Last-minute deal gives Kingsbury a reprieve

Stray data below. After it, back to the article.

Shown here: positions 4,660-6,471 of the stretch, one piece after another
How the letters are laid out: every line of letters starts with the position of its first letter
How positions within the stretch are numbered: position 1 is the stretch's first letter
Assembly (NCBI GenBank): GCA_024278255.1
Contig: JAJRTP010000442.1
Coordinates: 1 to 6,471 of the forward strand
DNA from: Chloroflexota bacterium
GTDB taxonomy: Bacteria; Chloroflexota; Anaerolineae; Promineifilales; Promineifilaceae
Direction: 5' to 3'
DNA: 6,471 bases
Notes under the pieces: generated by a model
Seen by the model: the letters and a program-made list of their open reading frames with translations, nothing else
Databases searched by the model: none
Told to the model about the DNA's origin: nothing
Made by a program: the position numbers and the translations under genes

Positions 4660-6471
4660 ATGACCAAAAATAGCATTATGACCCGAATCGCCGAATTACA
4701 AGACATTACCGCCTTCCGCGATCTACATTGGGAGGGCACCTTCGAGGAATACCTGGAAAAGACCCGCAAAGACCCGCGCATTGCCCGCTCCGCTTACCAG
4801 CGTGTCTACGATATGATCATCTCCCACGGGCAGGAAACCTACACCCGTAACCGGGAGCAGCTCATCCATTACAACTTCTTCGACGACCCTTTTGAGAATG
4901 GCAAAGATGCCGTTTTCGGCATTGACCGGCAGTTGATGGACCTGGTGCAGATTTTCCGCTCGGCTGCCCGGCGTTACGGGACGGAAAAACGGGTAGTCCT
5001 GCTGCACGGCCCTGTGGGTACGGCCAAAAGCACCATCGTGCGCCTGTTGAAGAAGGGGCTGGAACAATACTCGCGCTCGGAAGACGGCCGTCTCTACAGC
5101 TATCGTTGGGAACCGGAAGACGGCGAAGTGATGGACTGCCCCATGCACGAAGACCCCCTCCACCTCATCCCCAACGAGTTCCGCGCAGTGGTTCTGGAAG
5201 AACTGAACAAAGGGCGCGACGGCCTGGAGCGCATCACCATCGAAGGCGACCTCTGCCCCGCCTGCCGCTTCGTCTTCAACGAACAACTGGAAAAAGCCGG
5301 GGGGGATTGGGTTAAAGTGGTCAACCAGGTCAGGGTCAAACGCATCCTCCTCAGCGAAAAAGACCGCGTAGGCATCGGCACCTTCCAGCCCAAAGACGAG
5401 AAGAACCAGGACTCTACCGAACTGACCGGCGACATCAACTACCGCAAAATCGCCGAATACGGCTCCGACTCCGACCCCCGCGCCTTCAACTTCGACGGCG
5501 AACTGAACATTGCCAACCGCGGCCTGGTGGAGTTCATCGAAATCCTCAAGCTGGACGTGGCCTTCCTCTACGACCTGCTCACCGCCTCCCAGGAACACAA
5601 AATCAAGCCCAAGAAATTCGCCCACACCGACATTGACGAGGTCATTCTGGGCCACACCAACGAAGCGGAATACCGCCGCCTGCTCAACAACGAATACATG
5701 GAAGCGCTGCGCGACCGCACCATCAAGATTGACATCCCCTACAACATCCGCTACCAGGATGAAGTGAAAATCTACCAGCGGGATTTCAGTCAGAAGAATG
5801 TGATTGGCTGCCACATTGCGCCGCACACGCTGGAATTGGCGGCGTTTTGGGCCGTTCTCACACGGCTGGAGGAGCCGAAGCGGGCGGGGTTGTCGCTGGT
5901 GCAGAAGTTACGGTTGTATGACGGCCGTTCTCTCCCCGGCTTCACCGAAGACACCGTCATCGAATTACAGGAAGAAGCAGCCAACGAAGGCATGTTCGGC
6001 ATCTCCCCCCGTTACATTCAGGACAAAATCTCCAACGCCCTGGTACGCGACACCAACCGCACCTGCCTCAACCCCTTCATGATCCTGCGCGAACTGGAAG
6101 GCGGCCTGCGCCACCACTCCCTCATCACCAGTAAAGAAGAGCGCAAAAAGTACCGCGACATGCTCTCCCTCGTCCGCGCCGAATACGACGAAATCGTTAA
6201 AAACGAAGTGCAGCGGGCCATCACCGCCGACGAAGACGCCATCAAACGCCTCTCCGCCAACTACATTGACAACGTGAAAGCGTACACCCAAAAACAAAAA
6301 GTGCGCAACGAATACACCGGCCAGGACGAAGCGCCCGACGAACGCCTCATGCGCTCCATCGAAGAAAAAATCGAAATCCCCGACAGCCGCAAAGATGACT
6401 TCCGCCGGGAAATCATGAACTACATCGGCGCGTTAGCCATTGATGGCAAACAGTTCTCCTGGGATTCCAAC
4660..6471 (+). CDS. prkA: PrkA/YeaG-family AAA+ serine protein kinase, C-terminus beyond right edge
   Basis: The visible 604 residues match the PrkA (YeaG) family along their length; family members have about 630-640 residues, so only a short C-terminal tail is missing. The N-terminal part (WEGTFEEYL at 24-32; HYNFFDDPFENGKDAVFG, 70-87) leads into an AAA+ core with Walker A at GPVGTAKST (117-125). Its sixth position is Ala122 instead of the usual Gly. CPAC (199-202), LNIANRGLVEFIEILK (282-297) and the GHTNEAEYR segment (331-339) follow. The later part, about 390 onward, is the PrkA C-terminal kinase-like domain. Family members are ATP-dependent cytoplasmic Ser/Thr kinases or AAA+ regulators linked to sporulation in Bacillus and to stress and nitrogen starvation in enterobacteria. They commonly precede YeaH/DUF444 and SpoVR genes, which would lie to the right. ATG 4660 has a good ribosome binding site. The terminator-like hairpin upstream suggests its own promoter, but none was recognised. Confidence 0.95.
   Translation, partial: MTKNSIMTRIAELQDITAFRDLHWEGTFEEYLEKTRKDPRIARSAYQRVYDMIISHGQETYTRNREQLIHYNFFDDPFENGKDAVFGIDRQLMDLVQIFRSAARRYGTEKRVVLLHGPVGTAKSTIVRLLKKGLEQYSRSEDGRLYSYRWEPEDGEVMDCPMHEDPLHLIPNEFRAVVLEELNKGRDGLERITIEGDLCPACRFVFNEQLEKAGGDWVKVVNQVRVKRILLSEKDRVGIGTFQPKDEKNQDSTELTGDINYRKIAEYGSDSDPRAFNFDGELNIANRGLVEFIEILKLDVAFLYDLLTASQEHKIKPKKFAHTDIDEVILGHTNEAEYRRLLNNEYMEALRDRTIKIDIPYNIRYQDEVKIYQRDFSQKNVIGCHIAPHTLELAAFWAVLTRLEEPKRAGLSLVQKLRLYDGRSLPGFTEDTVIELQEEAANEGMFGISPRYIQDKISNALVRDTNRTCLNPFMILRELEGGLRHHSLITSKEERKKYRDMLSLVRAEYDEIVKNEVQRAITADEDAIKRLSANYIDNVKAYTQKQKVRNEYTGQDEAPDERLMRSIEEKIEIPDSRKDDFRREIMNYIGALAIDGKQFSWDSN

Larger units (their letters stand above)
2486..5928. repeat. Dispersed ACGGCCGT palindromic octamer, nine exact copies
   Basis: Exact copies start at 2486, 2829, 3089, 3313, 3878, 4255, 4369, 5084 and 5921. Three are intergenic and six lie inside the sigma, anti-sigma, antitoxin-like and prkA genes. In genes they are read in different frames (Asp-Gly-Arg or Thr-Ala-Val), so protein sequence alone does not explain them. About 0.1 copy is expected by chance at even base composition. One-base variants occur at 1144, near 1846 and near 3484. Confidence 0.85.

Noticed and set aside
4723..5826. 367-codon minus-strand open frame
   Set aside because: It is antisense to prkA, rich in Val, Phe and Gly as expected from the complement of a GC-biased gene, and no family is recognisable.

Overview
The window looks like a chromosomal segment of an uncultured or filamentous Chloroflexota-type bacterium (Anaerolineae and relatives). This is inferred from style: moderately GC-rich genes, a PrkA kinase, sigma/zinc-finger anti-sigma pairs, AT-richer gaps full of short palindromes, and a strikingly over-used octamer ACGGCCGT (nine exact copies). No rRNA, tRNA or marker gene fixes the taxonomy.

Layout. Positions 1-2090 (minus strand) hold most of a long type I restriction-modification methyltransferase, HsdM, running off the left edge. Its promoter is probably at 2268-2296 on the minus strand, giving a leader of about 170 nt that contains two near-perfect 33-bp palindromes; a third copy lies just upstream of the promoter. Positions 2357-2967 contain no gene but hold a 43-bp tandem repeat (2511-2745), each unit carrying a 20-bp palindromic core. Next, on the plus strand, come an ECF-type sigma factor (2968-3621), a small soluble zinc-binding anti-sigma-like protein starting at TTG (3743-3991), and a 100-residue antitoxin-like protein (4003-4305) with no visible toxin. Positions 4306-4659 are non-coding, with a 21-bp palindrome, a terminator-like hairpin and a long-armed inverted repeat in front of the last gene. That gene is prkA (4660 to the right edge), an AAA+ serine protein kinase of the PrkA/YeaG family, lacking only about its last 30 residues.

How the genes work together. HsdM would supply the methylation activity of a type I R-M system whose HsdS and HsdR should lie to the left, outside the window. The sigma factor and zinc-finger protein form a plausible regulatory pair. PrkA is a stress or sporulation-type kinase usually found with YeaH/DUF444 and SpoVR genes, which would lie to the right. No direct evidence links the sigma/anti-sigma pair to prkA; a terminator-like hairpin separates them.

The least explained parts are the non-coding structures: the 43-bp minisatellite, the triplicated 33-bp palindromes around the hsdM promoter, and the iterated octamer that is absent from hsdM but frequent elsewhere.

The bankrupt Kingsbury Corp. should be up and running in a few days, thanks to a confidential deal reached Thursday morning to partially pay off a creditor that was literally on the premises preparing to auction off the Keene manufacturer’s equipment next week.But the company’s loyal returning workers will have to wait until Halloween to see if they will ever get paid for the three weeks they worked in July to keep the company going.”Peace broke out,” said Robert Keach, the company’s bankruptcy attorney in explaining the last-minute deal in Bankruptcy Court in Manchester, though perhaps “truce” would more aptly describe the situation.The company, which was shut down on Sept. 19, filed for Chapter 11 protection on Sept. 30, idling about 50 workers.Some of the workers were paid recently and some will be paid going forward, but more than 50 are owed $120,000 for three weeks in July, and according to the filing “suffer financial difficulties because these sums are needed to enable them to meet their own personal obligations.”The workers were the “lenders of last resort” said Senior Assistant Attorney General Peter Roth, representing state Labor Commissioner George N. Copadis, who was in the courtroom (as was an attorney for the United Auto Workers, representing the employees).”They say that a worker is three-paychecks away from a revolution,” Roth added.But it wasn’t the workers who were occupying the plant. It was Utica Leaseco LLC, a Florida firm that is owed $1.25 million on a 1998 loan. It insisted on its right to hold an Oct. 11 auction to sell the equipment it had seized. And it was Utica that Kingsbury paid, though the exact amount is in a stipulation sealed from the public eye.Before Thursday, Utica had opposed a reorganization plan proposed by Diamond Business Credit, another creditor that’s owed $1.3 million, that would enable the company to operate until the end of the year.But Utica – which had a first-priority lien on the equipment – wasn’t going along. Utica pointed to Kingsbury’s own spreadsheet showing that company would lose money every week and that it would end up at the end of the year with even less cash ($87,000) than it had on Oct. 3 ($102,000).Kingsbury countered that the company had a total of some $15 million in inquiries and quotes in the works, though the filing did not claim any signed contracts. On Thursday, however, Keach told NHBR that those quotes were more solid than they looked on paper, and besides, Kingsbury had one another “local manufacturer” that might buy or invest in the company.That information, apparently, was enough to get Utica to back off, at least for now. And Kingsbury could get the its equipment up ad running in less than 48 hours, said the plant’s manager in an affidavit.Kingsbury has been a manufacturing stalwart in Keene for the last 135 years. It started out building sewing machines, before it became the Triumph Wringer Company, which turned out cast-iron toys.The Kingsbury family acquired the company in 1894, and it started making all sorts of manufacturing equipment, focusing on the defense industry during the two world wars. But ever since the 1940s, it has primarily served the auto industry, producing nearly $200 million worth of equipment in the last 15 years at its 300,000-square-foot facility.Iris A. Mitropoulis bought the company in 1998, thanks to financing from Utica, Diamond, TD Bank and the Small Business Administration. However, the recession hit the company hard in 2009, and in March of that year the company was forced to furlough many of its employees and freeze payments to vendors.The creditors renewed financing April of 2009. All together they were owed $4.9 million, but they had nothing to worry about, Mitropoulis said in her affidavit, because the company had $8.8 million in assets.But while the other creditors showed “temporary patience,” by early 2011 Kingsbury faced “increasing pressure, particularly from Utica,” Mitropoulis said. “Observing apparent economic recovery in other sectors of the auto industry, Utica did not understand that manufacturers of custom machinery such as the Debtor would experience recovery on a somewhat more delayed basis.”On July 8, Utica sent a notice of default, and wanted to be paid nearly $1.26 million in five days, Mitropoulis said. On July 13, Kingsbury agreed to give Utica the right to auction the equipment if the company didn’t meet a payment schedule, which it failed to meet.On Sept. 14, Utica said the company needed $300,000 to stop the auction, but – said Mitropoulis – Utica increased that figure by $32,000 two days later because the auction fees were probably higher than estimated. When Kingsbury insisted on only paying the original $300,000, Utica proceeded towards the auction, and Kingsbury moved toward bankruptcy.Aside from the amount of the unknown payment reached in the deal with Utica, Kingsbury would be allowed to use the $300,000 loan from Diamond to pay some insurance premiums to keep various policies in effect, as well as some $20,000 to pay off some crucial creditors this week.And while Judge J. Michael Deasy approved the motion to pay the workers’ back wages, they won’t probably won’t get paid until after Oct. 31, said Kingsbury’s attorneys. That’s when everybody gets back into bankruptcy court and Deasy decides where to go from there.”At the moment, they [the workers] are out of the money,” Deasy said. — BOB SANDERS/NEW HAMPSHIRE BUSINESS REVIEW

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